By Frazier Moore
The Associated Press
Suspense! Romance! Mama's meatballs!
These are all on the menu at The Restaurant (10 p.m. Sunday, Channels 5, 22), a tasty new "unscripted drama" series.
As it probes the inner workings of a real-life Manhattan dining spot called Rocco's, The Restaurant will surely bridge any remaining gap between the act of cooking or eating for its own sake, and performance art for an audience of millions.
Consider: For a couple of weeks after opening last month, Rocco's required every patron to sign a model release before gaining admittance.
And once inside, every diner, like every employee, was under constant surveillance by nine prowling camera crews and two dozen remote-controlled cameras and microphones plugged into the ceilings and walls.
Cameras capture drama
"This is real life," declared Rocco DiSpirito, the 36-year-old culinary cutie-pie whose efforts to start this namesake eatery will give The Restaurant its dramatic arc.
"Real life plays itself out in restaurants every day," Rocco said, speaking above the diners' cumulative roar as he worked the room. "And we have the cameras to capture it: Both in the front of the house, with the illusion of the perfect environment, and the mechanics behind the scene, where it's chaotic, insane, intense, hot."
Hot, for sure. A grease fire erupted in the kitchen during the restaurant's calamitous opening night (seen in the second episode). This was before the dishwasher pegged out and Rocco got socked with a lawsuit. Such misadventures, and more, were vividly gathered by a filmmaking battalion under executive producer Mark Burnett (Survivor).
"I haven't been able to hide anything," Rocco said with a laugh as a camera crew drew close to catch his every word. "But I'm a fan of TV and being on TV."
A popular presence on the Food Network and NBC's Today show, Rocco meets the qualifications for a chef in the TV age: boyish charm befitting a kid raised in a close-knit Italian family in Queens; People magazine's approval as one of the "Sexiest Men Alive"; and, by the way, success in the restaurant field, particularly with his all-the-rage Manhattan establishment Union Pacific.
Of course, no star can carry a series by himself. During the six-week run of The Restaurant, certain of Rocco's customers as well as employees will garner co-star status, emerging as breakout personalities.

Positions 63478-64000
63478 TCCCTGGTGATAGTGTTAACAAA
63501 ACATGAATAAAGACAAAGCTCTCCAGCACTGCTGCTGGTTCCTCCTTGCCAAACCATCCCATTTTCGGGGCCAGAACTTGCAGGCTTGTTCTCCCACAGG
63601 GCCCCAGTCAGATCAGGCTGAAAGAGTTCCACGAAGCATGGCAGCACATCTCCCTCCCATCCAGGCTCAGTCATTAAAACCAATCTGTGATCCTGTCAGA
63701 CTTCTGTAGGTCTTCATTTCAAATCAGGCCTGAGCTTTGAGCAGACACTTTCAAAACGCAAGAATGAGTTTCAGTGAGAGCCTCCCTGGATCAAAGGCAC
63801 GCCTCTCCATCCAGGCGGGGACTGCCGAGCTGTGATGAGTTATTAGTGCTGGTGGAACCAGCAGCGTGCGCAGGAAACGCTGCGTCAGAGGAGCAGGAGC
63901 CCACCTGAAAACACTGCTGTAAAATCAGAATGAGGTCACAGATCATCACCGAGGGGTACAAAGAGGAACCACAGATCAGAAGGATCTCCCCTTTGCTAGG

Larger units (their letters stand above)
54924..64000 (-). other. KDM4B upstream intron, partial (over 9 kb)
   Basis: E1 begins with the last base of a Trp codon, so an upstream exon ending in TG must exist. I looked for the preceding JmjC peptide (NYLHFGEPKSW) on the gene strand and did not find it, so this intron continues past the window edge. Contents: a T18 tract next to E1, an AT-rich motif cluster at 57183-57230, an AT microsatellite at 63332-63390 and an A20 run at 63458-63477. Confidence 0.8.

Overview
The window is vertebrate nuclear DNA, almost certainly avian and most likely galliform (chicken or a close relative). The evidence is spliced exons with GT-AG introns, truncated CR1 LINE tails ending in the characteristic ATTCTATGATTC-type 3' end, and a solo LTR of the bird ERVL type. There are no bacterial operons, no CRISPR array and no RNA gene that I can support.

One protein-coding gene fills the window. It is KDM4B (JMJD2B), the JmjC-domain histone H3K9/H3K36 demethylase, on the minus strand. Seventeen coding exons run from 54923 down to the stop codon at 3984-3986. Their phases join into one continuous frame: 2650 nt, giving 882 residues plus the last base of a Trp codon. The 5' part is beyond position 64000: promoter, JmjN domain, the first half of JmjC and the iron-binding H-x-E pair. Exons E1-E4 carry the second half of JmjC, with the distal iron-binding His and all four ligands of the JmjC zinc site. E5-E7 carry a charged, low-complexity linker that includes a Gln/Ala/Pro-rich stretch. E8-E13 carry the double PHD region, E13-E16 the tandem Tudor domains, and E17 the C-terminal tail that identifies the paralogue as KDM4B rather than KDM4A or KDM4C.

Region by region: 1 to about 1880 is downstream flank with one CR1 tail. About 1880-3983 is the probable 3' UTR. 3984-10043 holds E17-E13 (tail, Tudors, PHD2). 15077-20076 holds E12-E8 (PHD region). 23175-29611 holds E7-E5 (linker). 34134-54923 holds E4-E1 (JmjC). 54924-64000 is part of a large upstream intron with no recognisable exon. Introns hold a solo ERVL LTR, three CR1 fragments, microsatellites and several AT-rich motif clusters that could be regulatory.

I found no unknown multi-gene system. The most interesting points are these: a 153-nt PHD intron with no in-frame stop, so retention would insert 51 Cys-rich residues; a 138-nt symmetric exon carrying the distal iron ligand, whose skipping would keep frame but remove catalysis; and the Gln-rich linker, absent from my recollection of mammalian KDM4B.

The staff especially should demonstrate "all the joie de vivre that goes with the restaurant industry," suggested executive producer Robert Riesenberg. "They tend to be young, single, to live together, work together, party together."
Also logging face time will be suitably fabulous patrons.
"But I wouldn't have invented a restaurant to do a TV show," insisted Rocco, noting that the show dovetailed with his own vision: A restaurant-homage to the hearty Italian-American dishes he was raised on (including the meatballs of his mother, Nicolina, who, at 78, is the Chef de Cuisine of Rocco's and herself a colorful character).
Needed serious restaurateur
Inspired by a hit British series, the TV show part of this TV-restaurant fusion was brought to America by Ben Silverman, yet another executive producer.
"We thought we'd combine two industries with failure rates of 90 percent or higher," he quipped. The result: "A superstar chef in the toughest city in the world running a small business under the glass eye of television."
But as Riesenberg explained, "The chef we chose for the show had to have the wherewithal to set up his own restaurant. We're financing a television production" - for which intrusively placed brands of car, beer and credit card help pick up the tab - "but we needed the restaurateur to finance the restaurant."
Rocco, with financier (and Restaurant cast member) Jeffrey Chodorow, was ready to give it his all. Pronto. They needed the restaurant up and running in less than two months.
By the end of the series' premiere, Rocco has done the near impossible: found his East 22nd Street location, hired and trained a staff, gotten the construction work completed (well, almost), all in seven weeks.
Then, in mid-June, the TV people cleared out. "The Cameras Have Left the Building," a banner outside now jauntily proclaims. Just food, no fame: To dine at Rocco's is a private experience. But Sunday it goes public as few restaurants ever have. Viewers are likely to eat it up.
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